Liquid-like chromatin in the cell and the cohesin activity

Liquid-like chromatin in the cell: What can we learn from imaging and computational modeling?

Yuji Itoh, Esmae J. Woods, Katsuhiko Minami, Kazuhiro Maeshima, and Rosana Collepardo-Guevara

Current Opinion in Structural Biology 71, 123-135 (2021) DOI:10.1016/

The loopy world of cohesin.

Kazuhiro Maeshima and Shiori Iida

eLife 10, e71585 (2021) DOI:10.7554/eLife.71585

Chromatin in eukaryotic cells is a negatively charged long polymer consisting of DNA, histones, and various associated proteins. With its highly charged and heterogeneous nature, chromatin structure varies greatly depending on various factors (e.g., chemical modifications and protein enrichment) and the surrounding environment (e.g., cations): From a 10-nm fiber, a folded 30-nm fiber, to chromatin condensates/droplets. Recent advanced imaging such as single-nucleosome imaging (Figure 1A) has observed that chromatin exhibits a dynamic liquid-like behavior and undergoes structural variations within the cell (Figure 1B). Current computational modeling has made it possible to reconstruct the liquid-like chromatin in the cell by dealing with a number of nucleosomes on multi-scale levels, and has become a powerful technique to inspect the molecular mechanisms giving rise to the observed behavior, which imaging methods cannot do on their own (Figure 1C). Based on new findings from both imaging and modeling studies, we discuss the dynamic aspect of chromatin in living cells and its functional relevance.

This work was supported by JSPS grant (19K23735, 20J00572, 20H05936, 21H02453), the Takeda Science Foundation, the Uehara Memorial Foundation, NIG Postdoctoral Fellowship, JSPS Postdoctoral Fellowship (PD).

Also, on July 26th, a professor at Genome Dynamics Laboratory Kazuhiro Maeshima and SOKENDAI Ph.D. student Shiori Iida published an Insight paper in eLife. Chromatin higher-order structures, such as chromatin loop domains, are critical for chromatin to perform various functions in the cell. The formation of these chromatin loops is thought to be mediated by a ring-shaped molecular complex, cohesin (Figure 2, left). Currently, the mechanism of chromatin loop formation is a hot topic in cell biology, and a model called loop extrusion, in which cohesin pushes DNA out of the ring, has been attracting much attention. In fact, cohesin has been shown to extrude naked DNA in vitro. Recently, Dr. Frank Uhlmann and his colleagues have shown how cohesin excludes DNA loops in vitro (Figure 2, bottom)(Higashi et al., “A Brownian ratchet model for DNA loop extrusion by the cohesin complex”. eLife, 2021 DOI:10.7554/eLife.67530). Based on the Higashi et al. paper, Maeshima and Iida discussed the intracellular behavior of cohesin and whether the loop extrusion reported really occurs in the cell.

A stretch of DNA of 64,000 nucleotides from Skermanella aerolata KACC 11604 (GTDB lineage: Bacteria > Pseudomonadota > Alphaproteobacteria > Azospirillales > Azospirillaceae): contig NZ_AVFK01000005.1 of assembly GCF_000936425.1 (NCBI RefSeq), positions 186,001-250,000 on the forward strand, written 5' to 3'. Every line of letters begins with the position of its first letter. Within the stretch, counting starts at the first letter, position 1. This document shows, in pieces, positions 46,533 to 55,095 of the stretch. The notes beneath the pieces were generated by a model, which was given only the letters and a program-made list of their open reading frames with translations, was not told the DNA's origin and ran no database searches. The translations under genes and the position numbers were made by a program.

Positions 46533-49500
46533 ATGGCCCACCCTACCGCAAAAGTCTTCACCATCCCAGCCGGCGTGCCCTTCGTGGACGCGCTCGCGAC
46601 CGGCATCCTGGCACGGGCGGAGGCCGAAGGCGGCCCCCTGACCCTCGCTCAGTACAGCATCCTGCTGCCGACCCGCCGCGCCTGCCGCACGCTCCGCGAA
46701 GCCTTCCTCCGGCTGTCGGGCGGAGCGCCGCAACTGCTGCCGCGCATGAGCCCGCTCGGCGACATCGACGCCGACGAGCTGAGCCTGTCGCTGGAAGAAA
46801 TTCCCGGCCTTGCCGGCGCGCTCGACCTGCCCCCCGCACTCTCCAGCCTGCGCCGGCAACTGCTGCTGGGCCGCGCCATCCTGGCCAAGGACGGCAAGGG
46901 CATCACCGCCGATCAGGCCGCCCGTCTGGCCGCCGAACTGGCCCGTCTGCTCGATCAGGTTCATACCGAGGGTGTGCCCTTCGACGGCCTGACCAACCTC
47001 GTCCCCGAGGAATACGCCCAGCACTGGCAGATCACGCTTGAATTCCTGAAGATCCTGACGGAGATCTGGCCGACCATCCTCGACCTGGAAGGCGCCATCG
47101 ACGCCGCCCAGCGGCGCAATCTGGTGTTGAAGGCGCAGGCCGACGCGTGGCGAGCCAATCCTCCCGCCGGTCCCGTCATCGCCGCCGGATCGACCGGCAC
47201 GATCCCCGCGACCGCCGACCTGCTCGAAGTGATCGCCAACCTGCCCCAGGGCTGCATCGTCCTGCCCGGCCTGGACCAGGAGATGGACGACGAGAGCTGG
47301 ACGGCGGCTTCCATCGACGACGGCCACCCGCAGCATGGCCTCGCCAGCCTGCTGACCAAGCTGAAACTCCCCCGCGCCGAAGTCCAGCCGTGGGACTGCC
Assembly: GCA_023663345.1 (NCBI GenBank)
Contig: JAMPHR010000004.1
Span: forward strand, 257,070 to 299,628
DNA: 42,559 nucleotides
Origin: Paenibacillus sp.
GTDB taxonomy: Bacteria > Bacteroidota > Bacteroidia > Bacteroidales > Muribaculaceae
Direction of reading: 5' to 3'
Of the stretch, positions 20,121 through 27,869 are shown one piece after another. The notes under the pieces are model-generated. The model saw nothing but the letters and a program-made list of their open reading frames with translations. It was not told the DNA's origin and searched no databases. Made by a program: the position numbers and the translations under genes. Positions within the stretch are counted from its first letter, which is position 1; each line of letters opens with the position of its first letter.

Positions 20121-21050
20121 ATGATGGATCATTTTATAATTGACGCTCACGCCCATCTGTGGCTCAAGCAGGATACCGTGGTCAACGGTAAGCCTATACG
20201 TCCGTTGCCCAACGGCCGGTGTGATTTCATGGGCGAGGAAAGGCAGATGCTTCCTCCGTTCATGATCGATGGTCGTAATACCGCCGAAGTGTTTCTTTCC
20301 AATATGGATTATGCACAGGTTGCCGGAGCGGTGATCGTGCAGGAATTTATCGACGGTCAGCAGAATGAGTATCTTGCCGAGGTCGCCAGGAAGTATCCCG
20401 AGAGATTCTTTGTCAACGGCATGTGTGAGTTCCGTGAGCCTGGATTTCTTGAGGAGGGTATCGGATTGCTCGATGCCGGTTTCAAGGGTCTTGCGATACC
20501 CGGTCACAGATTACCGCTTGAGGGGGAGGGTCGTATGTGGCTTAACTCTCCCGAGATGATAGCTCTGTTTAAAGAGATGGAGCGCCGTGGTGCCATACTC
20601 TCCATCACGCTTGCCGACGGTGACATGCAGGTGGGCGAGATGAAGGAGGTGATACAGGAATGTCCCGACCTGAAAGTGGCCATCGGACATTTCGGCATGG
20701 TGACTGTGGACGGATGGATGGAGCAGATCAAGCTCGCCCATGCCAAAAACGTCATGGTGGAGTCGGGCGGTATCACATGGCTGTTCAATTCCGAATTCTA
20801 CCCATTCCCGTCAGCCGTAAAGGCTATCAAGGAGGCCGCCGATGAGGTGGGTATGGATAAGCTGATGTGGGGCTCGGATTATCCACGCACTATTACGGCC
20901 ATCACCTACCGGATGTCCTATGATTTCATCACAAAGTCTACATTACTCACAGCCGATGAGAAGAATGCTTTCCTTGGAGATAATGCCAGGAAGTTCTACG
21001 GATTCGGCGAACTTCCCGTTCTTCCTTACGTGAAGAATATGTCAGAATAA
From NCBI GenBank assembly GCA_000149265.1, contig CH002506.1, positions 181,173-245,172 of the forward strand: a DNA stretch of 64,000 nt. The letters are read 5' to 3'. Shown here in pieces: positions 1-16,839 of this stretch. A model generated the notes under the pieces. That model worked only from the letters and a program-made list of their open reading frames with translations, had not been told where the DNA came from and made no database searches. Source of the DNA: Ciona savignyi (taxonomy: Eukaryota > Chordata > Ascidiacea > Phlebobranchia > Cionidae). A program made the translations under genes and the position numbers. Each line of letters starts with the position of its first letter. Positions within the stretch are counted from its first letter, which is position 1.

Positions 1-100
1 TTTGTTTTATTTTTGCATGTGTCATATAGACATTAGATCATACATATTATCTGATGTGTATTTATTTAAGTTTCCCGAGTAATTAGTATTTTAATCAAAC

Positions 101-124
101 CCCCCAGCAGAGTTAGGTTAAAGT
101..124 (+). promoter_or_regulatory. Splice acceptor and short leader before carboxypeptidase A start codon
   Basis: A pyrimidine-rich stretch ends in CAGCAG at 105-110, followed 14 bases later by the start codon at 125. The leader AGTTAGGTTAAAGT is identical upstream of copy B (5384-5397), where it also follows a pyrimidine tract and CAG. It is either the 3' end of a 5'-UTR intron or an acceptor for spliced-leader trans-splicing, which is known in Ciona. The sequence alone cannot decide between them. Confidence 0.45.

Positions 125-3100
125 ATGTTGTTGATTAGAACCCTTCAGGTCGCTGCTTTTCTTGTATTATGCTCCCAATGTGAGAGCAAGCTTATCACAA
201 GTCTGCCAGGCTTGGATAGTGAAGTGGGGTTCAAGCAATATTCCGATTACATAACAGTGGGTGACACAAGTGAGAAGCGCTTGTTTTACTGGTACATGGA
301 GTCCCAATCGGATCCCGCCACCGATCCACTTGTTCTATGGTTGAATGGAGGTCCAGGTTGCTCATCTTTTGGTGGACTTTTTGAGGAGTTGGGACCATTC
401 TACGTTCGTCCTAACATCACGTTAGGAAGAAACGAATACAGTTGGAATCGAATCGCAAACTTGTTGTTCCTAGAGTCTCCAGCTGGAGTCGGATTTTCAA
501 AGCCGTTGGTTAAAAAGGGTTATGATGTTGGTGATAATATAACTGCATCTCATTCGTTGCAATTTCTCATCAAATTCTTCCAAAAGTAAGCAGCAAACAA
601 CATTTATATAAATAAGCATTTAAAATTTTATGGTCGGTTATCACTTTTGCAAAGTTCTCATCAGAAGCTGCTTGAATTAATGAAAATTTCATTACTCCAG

Figure1: (A,B) Recent advanced imaging including single-nucleosome imaging (A) directly visualized a liquid-like behavior of chromatin and its heterogeneity within living cells (B). (C) Current computational modeling has made it possible to integrate various resolutions: atomistic (left), amino acid (center) and coarse-grained nucleosome (right). Such multi-scale combination allows to reconstruct the liquid-like behavior of chromatin in silico, and has become a powerful technique to inspect the molecular mechanisms giving rise to the observed behavior.


Figure2: Higashi et al. proposed the loop extrusion mechanism as a “branching path” of cohesin’s reaction to entrap DNA in its ring structure (topological entrapping). (Left) Cohesin structure. (center, right) Whether cohesin topologically entraps DNA or extrude DNA to form a loop depends on whether the Kleisin N-gate is open or not. (Top) When the N-gate is open, cohesin is able to entrap DNA. (Bottom) When the N-gate keeps closed, cohesin cannot entrap DNA and extrude the DNA loop by swinging the cohesin arm as “Brownian ratchet”. However, this mechanism does not seem to work in higher eukaryotic cells because of steric obstacles of the nucleosome clusters formed in such cells.

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